Thursday, August 7, 2008

'Justice' in the Hamdan case

Whatever the justice of the verdict in the case against Osama bin Laden driver Salim Ahmed Hamdan -- and the split decision seems at least defensible -- the process by which that verdict was reached was fundamentally flawed. It's impossible to place much faith in the result of a legal proceeding which stacked the deck in favor of the prosecution, violated fundamental American rules of due process, and in which the outcome was essentially preordained.

One problem is that the sentence came first, with the trial to follow. Early on, the Bush administration labeled Hamdan an "enemy combatant" and ordered him held indefinitely.

So even a total acquittal would have been nothing more than a conversational topic for Hamdan to toss around during the course of an arbitrary sentence that could extend for the duration of his life.

There's also the problem of an impartial proceeding -- the lack thereof, that is. As the ACLU pointed out in its brief (PDF) challenging the military commission that presided in Hamdan's case, "the very same entity that chooses the judge and jury possesses, as the charging prosecutor, a vested interest in the result."

Military commission rules also allow the use of information extracted by coercive means. As the ACLU says, "the commissions have been set up to allow the same people who extract information from detainees through torture to use this evidence to adjudicate the guilt or innocence of the defendant."

That's not just an abstract objection to raise in Hamdan's case. The Los Angeles Times points out:

Hamdan's defense was encumbered by "protective orders" that prohibited even the mention of the CIA or its handling of Hamdan during a month in late 2001 when the defendant disappeared into "a black hole" in Afghanistan, said the tribunal's deputy defense chief, Michael J. Berrigan. He called the two-week trial an "obscenity."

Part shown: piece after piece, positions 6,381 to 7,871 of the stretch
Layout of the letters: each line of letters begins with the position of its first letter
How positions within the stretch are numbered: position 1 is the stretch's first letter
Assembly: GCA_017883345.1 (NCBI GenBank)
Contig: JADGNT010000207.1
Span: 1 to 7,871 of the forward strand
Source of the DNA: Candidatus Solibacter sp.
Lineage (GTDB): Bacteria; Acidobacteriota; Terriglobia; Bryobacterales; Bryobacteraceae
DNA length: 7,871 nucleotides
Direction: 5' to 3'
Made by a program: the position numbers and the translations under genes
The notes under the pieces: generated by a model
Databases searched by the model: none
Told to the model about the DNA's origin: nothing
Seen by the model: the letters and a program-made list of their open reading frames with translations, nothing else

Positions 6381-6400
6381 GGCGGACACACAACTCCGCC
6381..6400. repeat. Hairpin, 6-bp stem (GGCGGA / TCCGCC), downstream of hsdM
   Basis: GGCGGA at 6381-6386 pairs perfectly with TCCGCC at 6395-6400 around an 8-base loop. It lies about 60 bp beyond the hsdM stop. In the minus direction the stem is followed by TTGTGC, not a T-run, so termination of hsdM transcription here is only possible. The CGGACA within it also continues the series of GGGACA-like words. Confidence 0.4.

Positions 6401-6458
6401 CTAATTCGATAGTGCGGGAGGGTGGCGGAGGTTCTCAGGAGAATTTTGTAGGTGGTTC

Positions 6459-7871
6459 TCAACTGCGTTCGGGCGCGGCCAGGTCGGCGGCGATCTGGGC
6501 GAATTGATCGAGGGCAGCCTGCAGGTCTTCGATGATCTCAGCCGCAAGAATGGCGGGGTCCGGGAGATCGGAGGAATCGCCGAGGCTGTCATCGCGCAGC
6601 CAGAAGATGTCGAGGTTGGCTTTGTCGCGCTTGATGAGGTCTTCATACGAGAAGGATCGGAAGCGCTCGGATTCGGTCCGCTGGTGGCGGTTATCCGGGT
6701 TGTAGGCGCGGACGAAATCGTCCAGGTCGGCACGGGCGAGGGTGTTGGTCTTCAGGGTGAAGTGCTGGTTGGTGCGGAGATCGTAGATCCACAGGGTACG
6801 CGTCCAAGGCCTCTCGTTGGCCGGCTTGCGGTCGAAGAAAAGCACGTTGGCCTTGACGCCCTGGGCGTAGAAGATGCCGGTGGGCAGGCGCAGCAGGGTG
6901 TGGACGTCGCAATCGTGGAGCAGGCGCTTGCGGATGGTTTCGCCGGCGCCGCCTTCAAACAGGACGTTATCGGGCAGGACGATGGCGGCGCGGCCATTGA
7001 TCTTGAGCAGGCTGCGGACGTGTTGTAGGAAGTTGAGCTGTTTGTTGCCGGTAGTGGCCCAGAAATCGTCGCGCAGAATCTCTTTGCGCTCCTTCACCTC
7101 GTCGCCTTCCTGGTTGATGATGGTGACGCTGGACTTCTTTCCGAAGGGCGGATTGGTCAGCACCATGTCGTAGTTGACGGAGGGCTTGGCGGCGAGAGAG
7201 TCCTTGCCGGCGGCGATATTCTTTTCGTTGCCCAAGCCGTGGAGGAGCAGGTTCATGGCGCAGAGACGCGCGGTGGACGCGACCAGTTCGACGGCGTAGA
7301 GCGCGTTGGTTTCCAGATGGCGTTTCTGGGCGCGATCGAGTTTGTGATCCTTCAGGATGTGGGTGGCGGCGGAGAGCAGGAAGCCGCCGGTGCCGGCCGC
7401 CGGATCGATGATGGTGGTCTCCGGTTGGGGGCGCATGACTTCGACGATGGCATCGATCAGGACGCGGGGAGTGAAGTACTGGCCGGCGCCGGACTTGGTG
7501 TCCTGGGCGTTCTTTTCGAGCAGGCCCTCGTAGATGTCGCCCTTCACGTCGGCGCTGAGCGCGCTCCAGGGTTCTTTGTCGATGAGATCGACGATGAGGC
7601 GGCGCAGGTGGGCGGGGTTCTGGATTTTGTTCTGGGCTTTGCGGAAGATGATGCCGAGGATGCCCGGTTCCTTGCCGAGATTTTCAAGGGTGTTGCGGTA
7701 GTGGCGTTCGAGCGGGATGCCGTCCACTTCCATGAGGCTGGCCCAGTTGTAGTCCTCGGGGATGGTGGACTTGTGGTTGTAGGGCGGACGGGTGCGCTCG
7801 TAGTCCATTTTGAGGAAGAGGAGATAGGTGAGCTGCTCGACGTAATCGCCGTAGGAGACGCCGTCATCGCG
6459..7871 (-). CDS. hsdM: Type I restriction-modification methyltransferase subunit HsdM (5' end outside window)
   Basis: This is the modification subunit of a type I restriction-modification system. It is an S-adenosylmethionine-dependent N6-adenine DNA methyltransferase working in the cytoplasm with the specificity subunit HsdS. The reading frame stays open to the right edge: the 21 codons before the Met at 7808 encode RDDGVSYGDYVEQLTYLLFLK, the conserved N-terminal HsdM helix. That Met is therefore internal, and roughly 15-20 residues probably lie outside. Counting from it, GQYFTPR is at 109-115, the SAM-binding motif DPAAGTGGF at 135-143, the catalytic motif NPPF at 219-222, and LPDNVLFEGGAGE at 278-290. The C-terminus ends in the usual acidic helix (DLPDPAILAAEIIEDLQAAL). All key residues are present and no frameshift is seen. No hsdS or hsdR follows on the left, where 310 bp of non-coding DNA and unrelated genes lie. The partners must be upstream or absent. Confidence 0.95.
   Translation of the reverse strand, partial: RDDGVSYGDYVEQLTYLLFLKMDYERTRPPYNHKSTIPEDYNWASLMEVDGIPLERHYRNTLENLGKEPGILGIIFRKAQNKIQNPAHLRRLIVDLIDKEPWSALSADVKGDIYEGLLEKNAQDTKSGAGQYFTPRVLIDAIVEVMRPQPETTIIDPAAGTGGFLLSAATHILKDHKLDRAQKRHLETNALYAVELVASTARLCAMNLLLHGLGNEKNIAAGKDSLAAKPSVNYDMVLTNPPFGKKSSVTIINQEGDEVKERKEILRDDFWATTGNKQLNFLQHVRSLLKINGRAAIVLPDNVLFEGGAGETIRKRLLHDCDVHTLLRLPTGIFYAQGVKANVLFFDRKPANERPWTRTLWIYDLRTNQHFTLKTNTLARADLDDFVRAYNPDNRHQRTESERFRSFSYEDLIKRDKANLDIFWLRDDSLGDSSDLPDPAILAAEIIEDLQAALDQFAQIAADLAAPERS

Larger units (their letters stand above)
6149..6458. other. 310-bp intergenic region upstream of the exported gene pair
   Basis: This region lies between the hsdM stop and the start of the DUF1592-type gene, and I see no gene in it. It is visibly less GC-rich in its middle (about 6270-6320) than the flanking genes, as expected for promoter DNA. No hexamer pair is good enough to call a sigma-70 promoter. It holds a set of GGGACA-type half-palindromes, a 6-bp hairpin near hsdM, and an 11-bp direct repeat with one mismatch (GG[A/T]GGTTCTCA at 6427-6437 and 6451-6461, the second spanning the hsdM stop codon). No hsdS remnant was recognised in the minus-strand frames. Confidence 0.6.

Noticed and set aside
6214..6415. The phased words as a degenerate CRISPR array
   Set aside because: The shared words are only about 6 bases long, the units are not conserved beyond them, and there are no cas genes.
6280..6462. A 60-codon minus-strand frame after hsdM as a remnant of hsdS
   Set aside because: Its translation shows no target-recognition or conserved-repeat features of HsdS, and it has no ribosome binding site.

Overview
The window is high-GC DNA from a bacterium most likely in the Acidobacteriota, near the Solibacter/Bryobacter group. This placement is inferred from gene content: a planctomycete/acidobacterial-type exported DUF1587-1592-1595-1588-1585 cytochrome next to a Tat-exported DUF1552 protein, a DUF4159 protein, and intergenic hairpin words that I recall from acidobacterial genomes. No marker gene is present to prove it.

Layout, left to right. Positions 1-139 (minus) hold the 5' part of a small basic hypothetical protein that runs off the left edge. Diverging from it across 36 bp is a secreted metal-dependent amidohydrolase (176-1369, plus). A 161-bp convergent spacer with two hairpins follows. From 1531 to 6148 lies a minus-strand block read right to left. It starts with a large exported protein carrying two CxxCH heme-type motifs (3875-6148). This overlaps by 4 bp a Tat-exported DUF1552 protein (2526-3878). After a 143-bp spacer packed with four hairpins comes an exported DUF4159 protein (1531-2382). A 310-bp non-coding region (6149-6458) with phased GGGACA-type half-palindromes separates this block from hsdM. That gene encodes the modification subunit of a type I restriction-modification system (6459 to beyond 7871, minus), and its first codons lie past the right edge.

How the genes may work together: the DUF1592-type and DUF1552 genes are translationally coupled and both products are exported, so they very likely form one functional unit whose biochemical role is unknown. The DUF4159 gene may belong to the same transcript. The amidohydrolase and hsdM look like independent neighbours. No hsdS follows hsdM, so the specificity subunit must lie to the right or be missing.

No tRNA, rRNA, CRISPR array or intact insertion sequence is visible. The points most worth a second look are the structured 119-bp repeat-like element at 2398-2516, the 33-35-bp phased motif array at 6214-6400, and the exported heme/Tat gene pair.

What happened during that missing month? I guess we'll have to use our imaginations.

The U.S. Supreme Court nominally ruled against the military commissions in 2006, finding that they lacked congressional authorization. Congress quickly gave the president the authority to get the process back underway, little changed.

It's not just touchy-feely civil libertarians and defense attorneys who have problems with the proceedings. Col. Morris D. Davis, the former chief prosecutor at Guantánamo Bay, and a man who has described sympathy for detainees as "nauseating," resigned his post in protest of political interference with the legal process. He testified for the defense in the Hamdan case.

The loaded commission apparently remained unmoved by Davis's testimony as to its flaws.

The "trial" went forward. And we'll likely see more such proceedings in the years to come.



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